The request for medical treatment on a workers’ compensation claim always begins with the doctor’s office. Medical treatment can be requested by an injured workers’ treating doctor or any of the referral specialists that they are treating with for their injury. It is extremely important to make sure that the doctor’s office who is requesting medical treatment understands the Utilization Review process. For a workers’ compensation claim, the request for medical treatment is reviewed by the Utilization Review department. Sometimes, Utilization Review (UR) is performed by a department within the insurance carrier’s company. Often times, UR is performed by a completely separate company.
When an injured workers’ doctor is requesting medical treatment, the request should be submitted to the Utilization Review department for approval. Once the request is received, the UR department has three business days to issue a decision. If your doctor’s office is telling you that they are going to request a certain type of medical treatment, and you do not hear back from them for several weeks – there is a problem. It does not take several weeks to get an answer back from UR for medical treatment. If there is a delay between the time the doctor’s office is telling you that they are requesting treatment and when you are hearing back from the doctor’s office, then there is an issue. We have had cases where the doctor’s office wants to request medical treatment and they are sending the request for approval to the wrong fax number or are sending it to the wrong person/department. If this is happening on your claim, it could explain part of the reason for the delay in medical treatment. This is why is it so important to make sure you are with a doctor who understands how a workers’ compensation claim operates. If you are with a doctor’s office that is unfamiliar with workers’ compensation or how the workers’ compensation process operates, this can create delays in your medical treatment.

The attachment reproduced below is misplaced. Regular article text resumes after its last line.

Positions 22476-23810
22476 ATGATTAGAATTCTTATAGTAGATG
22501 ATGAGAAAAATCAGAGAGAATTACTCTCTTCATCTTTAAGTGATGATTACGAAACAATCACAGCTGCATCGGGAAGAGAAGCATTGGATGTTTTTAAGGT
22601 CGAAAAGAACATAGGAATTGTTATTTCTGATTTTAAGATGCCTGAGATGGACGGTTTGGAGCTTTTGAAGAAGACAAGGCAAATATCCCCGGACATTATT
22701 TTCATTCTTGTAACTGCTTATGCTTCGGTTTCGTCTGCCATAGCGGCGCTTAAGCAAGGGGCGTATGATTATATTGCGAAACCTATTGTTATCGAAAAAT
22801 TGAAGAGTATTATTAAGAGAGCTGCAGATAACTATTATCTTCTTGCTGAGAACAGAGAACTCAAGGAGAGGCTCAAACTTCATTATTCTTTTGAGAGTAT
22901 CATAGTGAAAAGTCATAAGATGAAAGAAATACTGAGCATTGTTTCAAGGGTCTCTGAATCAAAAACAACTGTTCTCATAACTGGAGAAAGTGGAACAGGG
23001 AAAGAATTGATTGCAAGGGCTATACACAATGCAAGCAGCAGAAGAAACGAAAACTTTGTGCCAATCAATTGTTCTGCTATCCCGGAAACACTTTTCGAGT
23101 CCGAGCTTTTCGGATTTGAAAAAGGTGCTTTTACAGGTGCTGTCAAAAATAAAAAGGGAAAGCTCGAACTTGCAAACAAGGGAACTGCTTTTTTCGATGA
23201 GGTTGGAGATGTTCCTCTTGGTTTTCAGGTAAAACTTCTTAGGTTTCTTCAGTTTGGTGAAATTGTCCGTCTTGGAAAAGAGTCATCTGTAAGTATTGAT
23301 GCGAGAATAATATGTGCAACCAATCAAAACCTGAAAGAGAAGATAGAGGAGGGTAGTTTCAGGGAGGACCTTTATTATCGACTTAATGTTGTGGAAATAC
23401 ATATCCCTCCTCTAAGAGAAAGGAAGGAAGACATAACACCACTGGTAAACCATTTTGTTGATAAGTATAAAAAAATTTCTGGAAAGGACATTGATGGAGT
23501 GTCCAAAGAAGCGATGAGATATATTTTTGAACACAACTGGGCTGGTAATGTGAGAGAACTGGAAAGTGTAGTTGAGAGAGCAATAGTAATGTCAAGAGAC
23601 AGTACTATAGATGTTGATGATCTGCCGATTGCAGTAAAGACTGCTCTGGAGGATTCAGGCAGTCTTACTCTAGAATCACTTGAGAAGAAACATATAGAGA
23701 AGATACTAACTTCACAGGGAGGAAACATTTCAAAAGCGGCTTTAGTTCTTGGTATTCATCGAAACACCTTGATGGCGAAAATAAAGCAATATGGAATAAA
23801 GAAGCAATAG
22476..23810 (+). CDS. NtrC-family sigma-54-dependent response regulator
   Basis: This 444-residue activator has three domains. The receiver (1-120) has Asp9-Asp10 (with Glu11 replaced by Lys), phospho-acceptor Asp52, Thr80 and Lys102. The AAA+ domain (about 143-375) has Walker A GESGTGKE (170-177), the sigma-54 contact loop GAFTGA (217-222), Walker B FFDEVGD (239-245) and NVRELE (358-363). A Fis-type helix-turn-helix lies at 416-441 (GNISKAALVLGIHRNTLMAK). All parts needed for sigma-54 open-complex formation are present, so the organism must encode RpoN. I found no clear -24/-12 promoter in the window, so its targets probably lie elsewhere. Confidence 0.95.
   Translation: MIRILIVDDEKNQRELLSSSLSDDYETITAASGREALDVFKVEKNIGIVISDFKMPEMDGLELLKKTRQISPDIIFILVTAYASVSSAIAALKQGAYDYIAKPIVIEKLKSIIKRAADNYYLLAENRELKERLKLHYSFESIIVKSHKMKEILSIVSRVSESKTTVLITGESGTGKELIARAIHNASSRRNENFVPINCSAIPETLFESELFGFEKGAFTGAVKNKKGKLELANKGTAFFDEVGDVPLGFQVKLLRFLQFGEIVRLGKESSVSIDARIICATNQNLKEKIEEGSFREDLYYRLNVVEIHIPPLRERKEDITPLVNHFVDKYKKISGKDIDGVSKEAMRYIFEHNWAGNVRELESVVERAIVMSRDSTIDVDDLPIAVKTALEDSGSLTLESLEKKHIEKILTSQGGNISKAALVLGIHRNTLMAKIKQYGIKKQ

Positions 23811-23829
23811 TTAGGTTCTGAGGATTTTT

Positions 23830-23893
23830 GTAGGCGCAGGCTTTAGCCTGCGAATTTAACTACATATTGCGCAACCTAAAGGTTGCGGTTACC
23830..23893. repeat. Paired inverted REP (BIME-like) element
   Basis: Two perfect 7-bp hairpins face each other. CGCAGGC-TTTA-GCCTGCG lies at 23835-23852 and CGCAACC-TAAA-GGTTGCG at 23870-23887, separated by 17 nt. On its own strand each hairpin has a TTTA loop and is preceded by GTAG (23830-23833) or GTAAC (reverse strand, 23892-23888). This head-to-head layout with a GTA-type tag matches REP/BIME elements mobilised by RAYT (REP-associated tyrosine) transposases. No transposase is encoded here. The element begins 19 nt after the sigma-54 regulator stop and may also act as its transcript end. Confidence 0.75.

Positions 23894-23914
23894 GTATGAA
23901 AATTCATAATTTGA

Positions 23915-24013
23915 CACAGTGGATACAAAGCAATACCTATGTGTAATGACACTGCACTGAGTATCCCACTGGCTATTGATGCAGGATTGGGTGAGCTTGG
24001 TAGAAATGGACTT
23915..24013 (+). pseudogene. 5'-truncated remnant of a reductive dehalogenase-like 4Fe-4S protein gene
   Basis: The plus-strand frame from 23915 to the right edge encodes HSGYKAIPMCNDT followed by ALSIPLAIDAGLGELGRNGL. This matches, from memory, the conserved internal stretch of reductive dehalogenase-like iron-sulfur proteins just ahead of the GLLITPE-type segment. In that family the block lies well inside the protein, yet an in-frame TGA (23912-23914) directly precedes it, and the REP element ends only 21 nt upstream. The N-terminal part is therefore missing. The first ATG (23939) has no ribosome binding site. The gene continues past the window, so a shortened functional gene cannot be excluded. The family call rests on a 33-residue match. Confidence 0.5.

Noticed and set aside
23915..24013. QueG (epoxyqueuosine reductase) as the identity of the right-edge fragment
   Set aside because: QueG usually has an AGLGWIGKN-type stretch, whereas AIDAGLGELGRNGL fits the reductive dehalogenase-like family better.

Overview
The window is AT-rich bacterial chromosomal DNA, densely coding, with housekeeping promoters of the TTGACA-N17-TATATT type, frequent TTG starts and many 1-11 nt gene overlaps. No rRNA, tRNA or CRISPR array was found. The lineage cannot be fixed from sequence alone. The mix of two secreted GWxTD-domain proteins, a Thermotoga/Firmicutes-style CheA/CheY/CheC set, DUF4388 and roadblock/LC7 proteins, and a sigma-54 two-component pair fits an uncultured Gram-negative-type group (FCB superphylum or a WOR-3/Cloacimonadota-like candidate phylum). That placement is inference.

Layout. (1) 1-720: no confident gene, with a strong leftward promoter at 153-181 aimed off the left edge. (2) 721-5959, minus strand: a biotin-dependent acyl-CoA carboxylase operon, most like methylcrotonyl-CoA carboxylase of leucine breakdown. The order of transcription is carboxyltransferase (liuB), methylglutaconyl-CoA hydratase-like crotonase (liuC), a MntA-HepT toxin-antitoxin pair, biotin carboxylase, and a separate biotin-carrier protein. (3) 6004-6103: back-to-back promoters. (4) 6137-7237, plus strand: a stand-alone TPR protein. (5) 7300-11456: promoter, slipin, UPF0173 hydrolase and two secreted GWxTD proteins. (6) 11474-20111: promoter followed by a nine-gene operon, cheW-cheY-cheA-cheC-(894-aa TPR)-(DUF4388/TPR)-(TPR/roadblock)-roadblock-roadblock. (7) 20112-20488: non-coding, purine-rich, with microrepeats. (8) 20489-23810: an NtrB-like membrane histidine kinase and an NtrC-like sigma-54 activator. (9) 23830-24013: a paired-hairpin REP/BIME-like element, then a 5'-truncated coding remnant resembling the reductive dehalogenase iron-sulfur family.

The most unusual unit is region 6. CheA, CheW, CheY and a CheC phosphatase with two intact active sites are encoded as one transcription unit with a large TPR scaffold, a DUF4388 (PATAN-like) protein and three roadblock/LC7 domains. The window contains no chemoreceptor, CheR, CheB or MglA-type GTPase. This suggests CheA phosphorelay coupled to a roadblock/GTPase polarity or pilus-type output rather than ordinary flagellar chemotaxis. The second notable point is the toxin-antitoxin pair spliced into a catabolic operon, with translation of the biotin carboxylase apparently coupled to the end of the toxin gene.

Let’s say that your doctor understands the UR process and the requests for medical treatment are being filed timely. This, unfortunately, does not guarantee that medical treatment will be approved. When a request for medical treatment is denied, there can be several reasons for the denial. In order to decide how to appeal or challenge the denial, you must first figure out whether the denial is based on a medical reason or a legal reason. On one hand, medical treatment can be denied by the UR department because the information submitted did not meet the requirements to establish that the treatment was reasonable and necessary. In some cases, the doctor’s office may simply need to appeal the denial and provide the additional medical records and/or information requested. In other instances, the medical treatment might be denied because the requesting doctor was not available for a peer to peer.
Often times, the UR department may want to speak with the requesting doctor and this is commonly referred to as a peer to peer. However, what we see happen is that the UR department will call the requesting doctor’s office and the doctor is not available. As we previously discussed, the UR department has three business days to issue their decision, so if they need to speak with your doctor and the doctor is not available, then a decision will need to be made without the benefit of speaking with your doctor. Again, it is important to make sure that your doctor understands the UR process and is available to provide additional information to them, if requested.
The other reason that medical treatment can be denied by UR is if there is a legal reason – specifically, if there is an extent of injury dispute on your claim. If there is an extent of injury dispute on your claim, then that means that the insurance carrier is denying either a body part and/or a specific diagnosis as part of your compensable injury. If your doctor’s requests for medical treatment are being denied by the UR department or if your doctor is not getting paid for the services that are approved through UR, these can all be signs that there is an extent of injury dispute on your claim.
For example, let’s say the insurance carrier is accepting a lumbar sprain/strain as part of your injury, but your doctor says you have a herniated disc in your low back and you need an injection. When the doctor submits the request for an injection, the request will likely be denied because an injection would not be reasonable and necessary for a sprain/strain. For an extent of injury dispute, a Hearing through the Division of Workers’ Compensation would need to be requested to resolve the dispute. Without taking these steps, your medical treatment will probably continue to be either delayed or denied.
If you are currently having problems with getting your medical treatment approved, please contact our Firm and one of our attorneys would be happy to speak with you about your case.